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Gushing Prayer
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by Jay Seaver

"Softcore for the counterculture."
3 stars

SCREENED AT THE 2009 FANTASIA INTERNATIONAL FILM FESTIVAL: More than many films, "Gushing Prayer" is probably best enjoyed when placed into some sort of context. At the festival, there was an introduction that touched upon the cultural, economic, and political situation in Japan in the early 1970s, as well as some discussion about writer/director Masao Adachi, whose radical politics led to a life more incredible than any of the "pink" softcore flicks he made. You don't really need that, but it certainly helps to show why this particular pink is such an artsy thing.

Gushing Prayer follows Yasuko Aoyagi (Aki Sasaki), and three of her friends, Koichi (Hiroshi Saito) and two whom I do not believe are actually named in the film. They make loud noises about not being a pair of couples, though - they aim to behave in truly liberated manner, free of conventional forms of attachment, with prostitution almost considered an ideal. Of course, that's just not human nature, and Koichi starts to feel some jealousy when Yasuko announces she may be pregnant with the child of their teacher, even as it causes Yasuko some despair.

I've only seen a couple of pink films from this era (and have mixed feelings about seeing more should the "Behind the Pink Curtain" film series land at the local repertory theater), so I can't really judge how much of an oddity Gushing Prayer is. It certainly plays somewhat peculiar from the perspective of a twenty-first century American, like an especially chatty nouvelle vague film whose crisp black and white photography gives way to full-color sex scenes (as was the style for many pink films of the time; they were made on a budget tight enough that color stock was saved for the big scenes). Not particularly explicit sex scenes, but clear enough that there wasn't much doubt about what was going on.

Even those who don't require full-frontal may find the film a little less than arousing, as Adachi does a number of things that are kind of a buzzkill: Even beyond how the characters are determined to drain sex of any particular passion, Yasuko spends a lot of time talking about how it really doesn't do much for her, and some of her sex scenes certainly are lacking enough in animation to believe her. Her voiceover also includes plenty of reading suicide notes, mainly of young women, which connects to one other thing: The film's name is being truncated for Western exhibition - the full title is Gushing Prayer: A 15-Year-Old Prostitute, and Sasaki does have the frame to suggest that she wasn't much older than her character when the film was shot.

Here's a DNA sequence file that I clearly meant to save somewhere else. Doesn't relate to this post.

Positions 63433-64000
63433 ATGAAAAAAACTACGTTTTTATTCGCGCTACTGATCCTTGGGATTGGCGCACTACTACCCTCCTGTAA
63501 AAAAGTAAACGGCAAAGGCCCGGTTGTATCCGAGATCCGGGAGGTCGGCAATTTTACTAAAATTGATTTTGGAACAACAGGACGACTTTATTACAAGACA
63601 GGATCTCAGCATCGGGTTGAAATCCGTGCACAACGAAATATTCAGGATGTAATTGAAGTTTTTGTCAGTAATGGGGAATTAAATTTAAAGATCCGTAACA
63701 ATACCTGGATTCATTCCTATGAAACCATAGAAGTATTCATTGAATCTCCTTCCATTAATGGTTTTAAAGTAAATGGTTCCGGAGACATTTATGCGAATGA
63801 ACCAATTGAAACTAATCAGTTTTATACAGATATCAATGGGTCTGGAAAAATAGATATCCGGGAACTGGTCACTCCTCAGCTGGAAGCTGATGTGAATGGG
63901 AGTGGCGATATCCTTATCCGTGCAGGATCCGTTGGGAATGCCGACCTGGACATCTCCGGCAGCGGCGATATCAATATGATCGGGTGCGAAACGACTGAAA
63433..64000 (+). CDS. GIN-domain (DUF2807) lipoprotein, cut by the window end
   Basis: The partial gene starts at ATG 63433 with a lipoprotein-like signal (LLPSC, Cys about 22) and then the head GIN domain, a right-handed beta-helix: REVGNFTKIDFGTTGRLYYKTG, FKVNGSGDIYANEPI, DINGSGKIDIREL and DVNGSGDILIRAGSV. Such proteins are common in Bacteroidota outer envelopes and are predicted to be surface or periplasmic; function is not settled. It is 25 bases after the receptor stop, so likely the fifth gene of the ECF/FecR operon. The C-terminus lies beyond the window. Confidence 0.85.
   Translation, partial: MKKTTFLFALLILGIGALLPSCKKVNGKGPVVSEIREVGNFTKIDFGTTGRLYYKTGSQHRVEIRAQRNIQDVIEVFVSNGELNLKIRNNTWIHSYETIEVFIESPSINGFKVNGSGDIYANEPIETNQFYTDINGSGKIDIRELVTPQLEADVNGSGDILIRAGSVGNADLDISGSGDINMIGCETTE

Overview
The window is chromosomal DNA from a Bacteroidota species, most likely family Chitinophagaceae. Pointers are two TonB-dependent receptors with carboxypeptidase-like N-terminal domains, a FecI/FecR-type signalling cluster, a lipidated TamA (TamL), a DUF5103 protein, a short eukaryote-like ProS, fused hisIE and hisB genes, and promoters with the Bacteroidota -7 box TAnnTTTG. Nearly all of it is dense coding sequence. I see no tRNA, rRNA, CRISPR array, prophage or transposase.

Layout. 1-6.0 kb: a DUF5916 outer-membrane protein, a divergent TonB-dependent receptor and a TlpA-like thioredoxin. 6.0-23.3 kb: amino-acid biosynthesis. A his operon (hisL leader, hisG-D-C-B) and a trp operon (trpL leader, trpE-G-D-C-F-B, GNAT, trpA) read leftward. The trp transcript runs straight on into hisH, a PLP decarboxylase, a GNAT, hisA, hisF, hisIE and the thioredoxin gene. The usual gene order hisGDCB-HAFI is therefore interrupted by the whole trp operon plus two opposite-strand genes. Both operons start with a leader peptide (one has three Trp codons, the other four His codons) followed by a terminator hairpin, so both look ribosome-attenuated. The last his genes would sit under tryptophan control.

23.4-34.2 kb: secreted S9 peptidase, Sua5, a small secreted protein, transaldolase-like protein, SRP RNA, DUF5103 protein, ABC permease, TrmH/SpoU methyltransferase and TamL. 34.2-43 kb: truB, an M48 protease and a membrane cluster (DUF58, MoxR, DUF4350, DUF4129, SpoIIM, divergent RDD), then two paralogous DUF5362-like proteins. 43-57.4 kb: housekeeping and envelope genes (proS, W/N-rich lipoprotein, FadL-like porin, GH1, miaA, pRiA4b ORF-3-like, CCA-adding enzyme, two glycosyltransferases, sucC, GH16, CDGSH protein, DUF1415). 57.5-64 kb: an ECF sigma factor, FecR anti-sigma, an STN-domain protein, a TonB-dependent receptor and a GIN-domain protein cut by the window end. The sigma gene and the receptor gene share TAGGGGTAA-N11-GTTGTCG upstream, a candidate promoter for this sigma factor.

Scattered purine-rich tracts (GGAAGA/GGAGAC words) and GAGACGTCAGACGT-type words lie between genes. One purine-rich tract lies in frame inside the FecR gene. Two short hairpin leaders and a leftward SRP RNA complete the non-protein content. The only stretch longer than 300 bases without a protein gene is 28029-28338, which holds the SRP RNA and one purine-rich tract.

(Of course, a certain chunk of the audience is probably salivating over that; some probably reached this review by typing that exact description into a search engine.)

The movie might not do much for me in terms of titillation, and may be self-consciously arty, but underneath all that there is a fairly strong story and a legitimately good performance or two. Cut through all the self-aware chatter about "defeating sex" and you've got a bunch of kids afraid of turning into their parents, who are apparently far from the role models they require, and Yasuko, faced with becoming a mother, is especially confused. Aki Sasaki does an impressive job of getting that on-screen; she's doing some actual acting, not just killing time between nude scenes. Adachi shows real skills as a writer and director, too - as much as he's young and making pronouncements, he's also building an emotional story that can be appreciated through the zeal.

That revolutionary zeal would lead Adachi in other directions - he was a member of the Japanese Red Army, and lived as a fugitive in Lebanon for 28 years before spending several years in various nation's custody. "Gushing Prayer" was one of the last films he directed before that, and though he has recently returned to filmmaking, it must have served as an interesting and ironic testament for decades: Revolutionary ideals laid low by human frailty.

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originally posted: 08/06/09 14:32:43
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OFFICIAL SELECTION: 2009 Fantasia Festival For more in the 2009 Fantasia International Film Festival series, click here.

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Directed by
  Masao Adachi

Written by
  Masao Adachi

  Aki Sasaki
  Hiroshi Saito
  Yuji Aoki
  Susumu Iwabuchi
  Michio Akiyama

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